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Birthing Your Placenta : Active Management versus Physiological Management

After your baby is born vaginally, the third stage of labour begins. This stage is all about birthing the placenta (commonly referred to as after-birth), the temporary organ that’s been sustaining your baby for the length of your pregnancy.

You may not have thought that much about birthing your placenta until now and that’s okay. However, it’s a really good idea to understand what happens during the third stage so you can make a choice between active management and physiological/expectant (natural, uninterrupted) management.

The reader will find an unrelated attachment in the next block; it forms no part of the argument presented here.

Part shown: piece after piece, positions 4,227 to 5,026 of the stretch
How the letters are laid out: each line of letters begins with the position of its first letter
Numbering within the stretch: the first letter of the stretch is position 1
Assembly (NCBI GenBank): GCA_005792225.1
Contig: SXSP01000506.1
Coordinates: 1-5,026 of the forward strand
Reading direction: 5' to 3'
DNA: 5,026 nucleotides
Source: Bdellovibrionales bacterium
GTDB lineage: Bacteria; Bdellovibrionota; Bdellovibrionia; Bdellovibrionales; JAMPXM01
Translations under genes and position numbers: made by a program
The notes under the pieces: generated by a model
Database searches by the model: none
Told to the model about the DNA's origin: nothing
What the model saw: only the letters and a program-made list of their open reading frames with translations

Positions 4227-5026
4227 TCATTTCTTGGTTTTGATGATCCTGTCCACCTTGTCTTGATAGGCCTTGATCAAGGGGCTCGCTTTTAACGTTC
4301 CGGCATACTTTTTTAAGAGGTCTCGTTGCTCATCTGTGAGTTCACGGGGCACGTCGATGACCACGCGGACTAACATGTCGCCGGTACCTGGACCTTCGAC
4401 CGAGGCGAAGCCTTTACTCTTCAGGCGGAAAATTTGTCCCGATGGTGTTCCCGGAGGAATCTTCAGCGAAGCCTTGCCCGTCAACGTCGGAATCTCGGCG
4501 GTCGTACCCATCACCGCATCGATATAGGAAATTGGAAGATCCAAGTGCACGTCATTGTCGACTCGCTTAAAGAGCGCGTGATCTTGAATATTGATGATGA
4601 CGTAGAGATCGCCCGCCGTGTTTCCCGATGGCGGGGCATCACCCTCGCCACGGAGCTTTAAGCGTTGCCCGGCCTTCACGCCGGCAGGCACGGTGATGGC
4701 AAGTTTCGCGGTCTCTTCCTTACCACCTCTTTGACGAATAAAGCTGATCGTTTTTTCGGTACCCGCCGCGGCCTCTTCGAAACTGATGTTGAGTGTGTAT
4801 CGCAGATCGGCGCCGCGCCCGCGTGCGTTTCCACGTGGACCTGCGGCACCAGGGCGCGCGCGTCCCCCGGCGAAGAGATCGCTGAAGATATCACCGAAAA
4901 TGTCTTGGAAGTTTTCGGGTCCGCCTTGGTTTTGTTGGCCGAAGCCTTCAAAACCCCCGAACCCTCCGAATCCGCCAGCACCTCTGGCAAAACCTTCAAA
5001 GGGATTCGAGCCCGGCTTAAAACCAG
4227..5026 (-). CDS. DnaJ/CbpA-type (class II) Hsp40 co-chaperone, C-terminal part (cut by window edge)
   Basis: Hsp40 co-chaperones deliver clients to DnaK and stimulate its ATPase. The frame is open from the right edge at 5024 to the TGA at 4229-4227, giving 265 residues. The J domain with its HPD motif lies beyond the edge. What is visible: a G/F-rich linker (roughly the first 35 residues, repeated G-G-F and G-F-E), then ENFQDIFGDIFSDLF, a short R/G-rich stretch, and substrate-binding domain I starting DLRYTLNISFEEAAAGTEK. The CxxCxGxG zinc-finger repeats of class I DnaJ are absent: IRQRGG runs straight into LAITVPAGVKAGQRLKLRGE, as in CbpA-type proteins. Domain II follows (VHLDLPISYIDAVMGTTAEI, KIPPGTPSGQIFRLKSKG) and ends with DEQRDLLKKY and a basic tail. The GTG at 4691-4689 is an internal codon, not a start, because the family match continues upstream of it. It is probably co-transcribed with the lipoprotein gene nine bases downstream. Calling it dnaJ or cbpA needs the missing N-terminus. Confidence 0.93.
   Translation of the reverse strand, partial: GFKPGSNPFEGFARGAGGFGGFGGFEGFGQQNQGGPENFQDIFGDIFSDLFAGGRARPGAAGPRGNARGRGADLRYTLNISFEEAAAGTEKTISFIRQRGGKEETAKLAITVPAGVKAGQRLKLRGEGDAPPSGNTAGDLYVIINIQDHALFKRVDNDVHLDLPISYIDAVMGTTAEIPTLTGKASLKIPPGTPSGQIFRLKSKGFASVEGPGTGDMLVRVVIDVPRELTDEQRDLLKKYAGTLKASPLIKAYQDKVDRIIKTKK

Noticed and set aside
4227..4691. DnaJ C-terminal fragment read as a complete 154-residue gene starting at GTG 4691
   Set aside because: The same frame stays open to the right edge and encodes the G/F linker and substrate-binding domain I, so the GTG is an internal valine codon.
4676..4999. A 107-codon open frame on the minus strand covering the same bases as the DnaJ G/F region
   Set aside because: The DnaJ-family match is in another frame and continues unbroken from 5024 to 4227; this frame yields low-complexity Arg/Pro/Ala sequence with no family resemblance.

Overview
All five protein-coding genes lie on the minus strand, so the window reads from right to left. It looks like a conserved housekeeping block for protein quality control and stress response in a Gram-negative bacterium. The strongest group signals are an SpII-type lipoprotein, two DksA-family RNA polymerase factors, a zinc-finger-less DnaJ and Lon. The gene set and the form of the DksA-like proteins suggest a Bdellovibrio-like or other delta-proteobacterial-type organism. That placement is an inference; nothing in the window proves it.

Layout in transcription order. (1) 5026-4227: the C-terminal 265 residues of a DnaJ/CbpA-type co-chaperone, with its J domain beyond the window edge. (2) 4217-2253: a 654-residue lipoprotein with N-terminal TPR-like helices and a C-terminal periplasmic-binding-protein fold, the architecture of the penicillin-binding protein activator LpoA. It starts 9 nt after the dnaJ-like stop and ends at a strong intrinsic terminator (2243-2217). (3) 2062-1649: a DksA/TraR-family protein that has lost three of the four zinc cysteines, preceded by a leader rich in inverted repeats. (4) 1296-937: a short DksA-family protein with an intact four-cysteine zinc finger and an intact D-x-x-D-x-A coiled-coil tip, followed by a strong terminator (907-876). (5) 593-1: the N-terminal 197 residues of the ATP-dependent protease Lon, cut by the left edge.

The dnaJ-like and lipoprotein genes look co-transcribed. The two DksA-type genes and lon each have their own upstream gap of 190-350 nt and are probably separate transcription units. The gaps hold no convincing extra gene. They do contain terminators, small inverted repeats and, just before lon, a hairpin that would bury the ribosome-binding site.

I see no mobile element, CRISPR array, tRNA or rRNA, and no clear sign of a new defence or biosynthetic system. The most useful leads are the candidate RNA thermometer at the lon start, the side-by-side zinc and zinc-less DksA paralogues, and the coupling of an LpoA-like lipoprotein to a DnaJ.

You can expect your care provider to discuss the third stage with you in the final weeks of pregnancy and it’s recommended that you make note of your preferences in your birth plan.


What is the third stage of labour?

The third stage of labour involves two steps:

1. Clamping and cutting the umbilical cord

When your baby is born, it is still receiving oxygen and blood from the placenta through the umbilical cord. At birth, one-third of your baby’s blood is still in the placenta, hence why delayed cord clamping is preferred (and becoming standard practice) by many care providers. Ideally your care provider will wait until the cord has stopped pulsing and is white (there’s no more blood in it) before clamping it. Either your midwife, your birth partner or you will be able to cut the cord (this is something you should outline in your birth plan). It’s important to note that if your baby needs assistance with breathing or needs to be seen by the paediatrician, the cord will most likely be cut immediately.

2. Birthing the placenta